On the other hand, the character of Lee Kang To is a great example of what you should do. Because of his backstory, we can understand each of his actions, even if they're immoral. He has duty and self-preservation pulling him to one side, and love and ideals pulling him to the other. He often has to choose between doing what's right and doing what's necessary, and either choice will have painful consequences. This tug-of-war creates an emotional tension that makes him interesting to watch.

However, a backstory alone doesn't make a character interesting. Mok Dan has a painful backstory too, but she's still flat and boring. Tragedy might make a character pitiable, but it's only one color. To make the character complex, that tragedy needs to be the source of other clashing colors. Kang To's tragic past breaks his moral compass and generates and his internal conflicts. But Mok Dan's tragic past does nothing. Her character and behavior aren't affected in any way. We're just supposed to love her because she's "been through so much."

I often see writers make the same mistake with dark character traits. They'll create characters who are angry, or cruel, or steeped in enui, and they'll think that's enough to make their stories "deep" and "real." It's not. Angst-angst-angst is just as one-dimensional as pep-pep-pep. Darkness doesn't make characters interesting; the conflict between darkness and light does.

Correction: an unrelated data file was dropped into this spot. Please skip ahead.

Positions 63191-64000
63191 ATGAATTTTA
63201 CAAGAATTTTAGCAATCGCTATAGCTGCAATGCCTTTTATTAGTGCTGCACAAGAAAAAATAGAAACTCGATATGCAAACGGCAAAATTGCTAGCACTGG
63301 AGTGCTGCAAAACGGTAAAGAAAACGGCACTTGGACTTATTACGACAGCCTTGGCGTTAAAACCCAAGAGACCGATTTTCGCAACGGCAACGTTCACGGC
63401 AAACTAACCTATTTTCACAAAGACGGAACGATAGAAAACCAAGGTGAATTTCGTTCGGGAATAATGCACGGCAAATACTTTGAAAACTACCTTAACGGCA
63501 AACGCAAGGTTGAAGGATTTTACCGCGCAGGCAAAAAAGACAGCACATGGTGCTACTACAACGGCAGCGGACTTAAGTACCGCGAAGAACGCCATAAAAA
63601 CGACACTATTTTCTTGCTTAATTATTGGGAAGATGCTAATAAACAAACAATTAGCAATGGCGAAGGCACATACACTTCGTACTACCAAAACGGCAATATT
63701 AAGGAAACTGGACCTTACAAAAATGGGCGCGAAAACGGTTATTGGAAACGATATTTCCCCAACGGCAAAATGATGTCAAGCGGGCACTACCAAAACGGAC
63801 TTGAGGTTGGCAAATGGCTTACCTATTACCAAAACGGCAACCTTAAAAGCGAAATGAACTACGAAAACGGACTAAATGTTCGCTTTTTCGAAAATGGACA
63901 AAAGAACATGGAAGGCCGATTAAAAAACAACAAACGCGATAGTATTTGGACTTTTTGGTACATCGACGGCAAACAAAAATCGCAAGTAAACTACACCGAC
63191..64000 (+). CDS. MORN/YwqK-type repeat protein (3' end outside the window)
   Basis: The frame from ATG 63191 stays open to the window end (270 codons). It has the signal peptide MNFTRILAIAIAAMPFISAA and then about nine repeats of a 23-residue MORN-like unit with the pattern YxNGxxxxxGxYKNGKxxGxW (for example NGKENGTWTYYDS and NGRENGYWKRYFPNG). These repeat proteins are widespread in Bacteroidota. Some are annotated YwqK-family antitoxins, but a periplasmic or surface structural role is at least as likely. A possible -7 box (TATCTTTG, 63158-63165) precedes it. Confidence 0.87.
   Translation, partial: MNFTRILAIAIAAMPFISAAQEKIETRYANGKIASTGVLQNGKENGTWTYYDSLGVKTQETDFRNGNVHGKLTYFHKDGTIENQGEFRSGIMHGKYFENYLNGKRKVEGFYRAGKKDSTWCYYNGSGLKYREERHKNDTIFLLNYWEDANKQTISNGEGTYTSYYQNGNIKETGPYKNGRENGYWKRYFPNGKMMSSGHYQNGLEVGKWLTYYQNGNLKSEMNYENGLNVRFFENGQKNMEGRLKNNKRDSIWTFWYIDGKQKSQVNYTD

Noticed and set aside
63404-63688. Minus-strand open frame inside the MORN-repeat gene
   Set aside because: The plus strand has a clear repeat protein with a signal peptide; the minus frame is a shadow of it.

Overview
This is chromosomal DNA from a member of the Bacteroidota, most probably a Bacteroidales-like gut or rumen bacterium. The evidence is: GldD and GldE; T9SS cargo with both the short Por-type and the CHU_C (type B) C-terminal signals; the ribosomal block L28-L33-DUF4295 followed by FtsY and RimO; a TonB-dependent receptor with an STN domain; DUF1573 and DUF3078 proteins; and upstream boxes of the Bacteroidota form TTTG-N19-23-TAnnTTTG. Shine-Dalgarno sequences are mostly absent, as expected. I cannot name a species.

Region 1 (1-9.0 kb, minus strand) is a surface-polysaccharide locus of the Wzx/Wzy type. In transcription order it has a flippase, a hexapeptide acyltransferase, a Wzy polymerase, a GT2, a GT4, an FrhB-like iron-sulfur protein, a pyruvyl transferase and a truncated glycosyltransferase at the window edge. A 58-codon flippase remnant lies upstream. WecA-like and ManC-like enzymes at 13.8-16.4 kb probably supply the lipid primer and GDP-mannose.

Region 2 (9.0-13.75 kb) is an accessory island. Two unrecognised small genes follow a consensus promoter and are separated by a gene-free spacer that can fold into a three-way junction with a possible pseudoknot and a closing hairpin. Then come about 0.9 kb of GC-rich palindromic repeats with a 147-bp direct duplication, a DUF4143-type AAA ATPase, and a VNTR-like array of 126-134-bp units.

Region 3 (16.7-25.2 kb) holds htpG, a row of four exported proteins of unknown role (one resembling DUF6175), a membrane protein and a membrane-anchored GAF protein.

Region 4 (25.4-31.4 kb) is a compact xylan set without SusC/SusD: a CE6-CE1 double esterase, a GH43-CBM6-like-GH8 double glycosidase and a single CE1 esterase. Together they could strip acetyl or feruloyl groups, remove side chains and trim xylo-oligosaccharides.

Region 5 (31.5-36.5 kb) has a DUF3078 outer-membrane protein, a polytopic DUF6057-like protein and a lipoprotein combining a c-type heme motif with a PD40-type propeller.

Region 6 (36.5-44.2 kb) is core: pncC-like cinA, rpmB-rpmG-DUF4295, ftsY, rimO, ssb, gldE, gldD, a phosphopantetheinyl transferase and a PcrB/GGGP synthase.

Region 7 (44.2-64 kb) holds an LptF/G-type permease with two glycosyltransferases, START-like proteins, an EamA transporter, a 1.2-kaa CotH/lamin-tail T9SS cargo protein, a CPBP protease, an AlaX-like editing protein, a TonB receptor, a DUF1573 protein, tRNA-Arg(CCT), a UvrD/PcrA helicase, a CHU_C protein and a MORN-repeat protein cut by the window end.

Take Rick Blaine in Casablanca. The movie is a classic not because of its plot, which frankly isn't all that exciting, but because of Rick's internal conflicts. Will he keep his safe and comfortable lifestyle by cooperating with the Nazis, or will he stick his neck out to help the resistance? Will he really betray Laszlo, or will he sacrifice his own happiness to help him? You're not certain until the final minutes of the film whether Rick is truly a cad or secretly a hero.

Or on the villainous side of things, take Michael Corleone from the Godfather books and movies. In his youth, Michael tries to be a nice guy. He's a war hero who wants nothing to do with his father's "business" and intends to settle down with his college sweetheart in the suburbs. But when rival gangsters attack his father and brothers and murder his bride, Michael's thirst for revenge transforms him into a full-blown mafia boss. He spends the rest of his life see-sawing between being a ruthless murderer to protect his family and a pious philanthropist to ease his guilt. Without this internal struggle, the trilogy wouldn't have been nearly as interesting or popular.


No comments

(Will not be shown)

What is the first letter of "Connecticut"?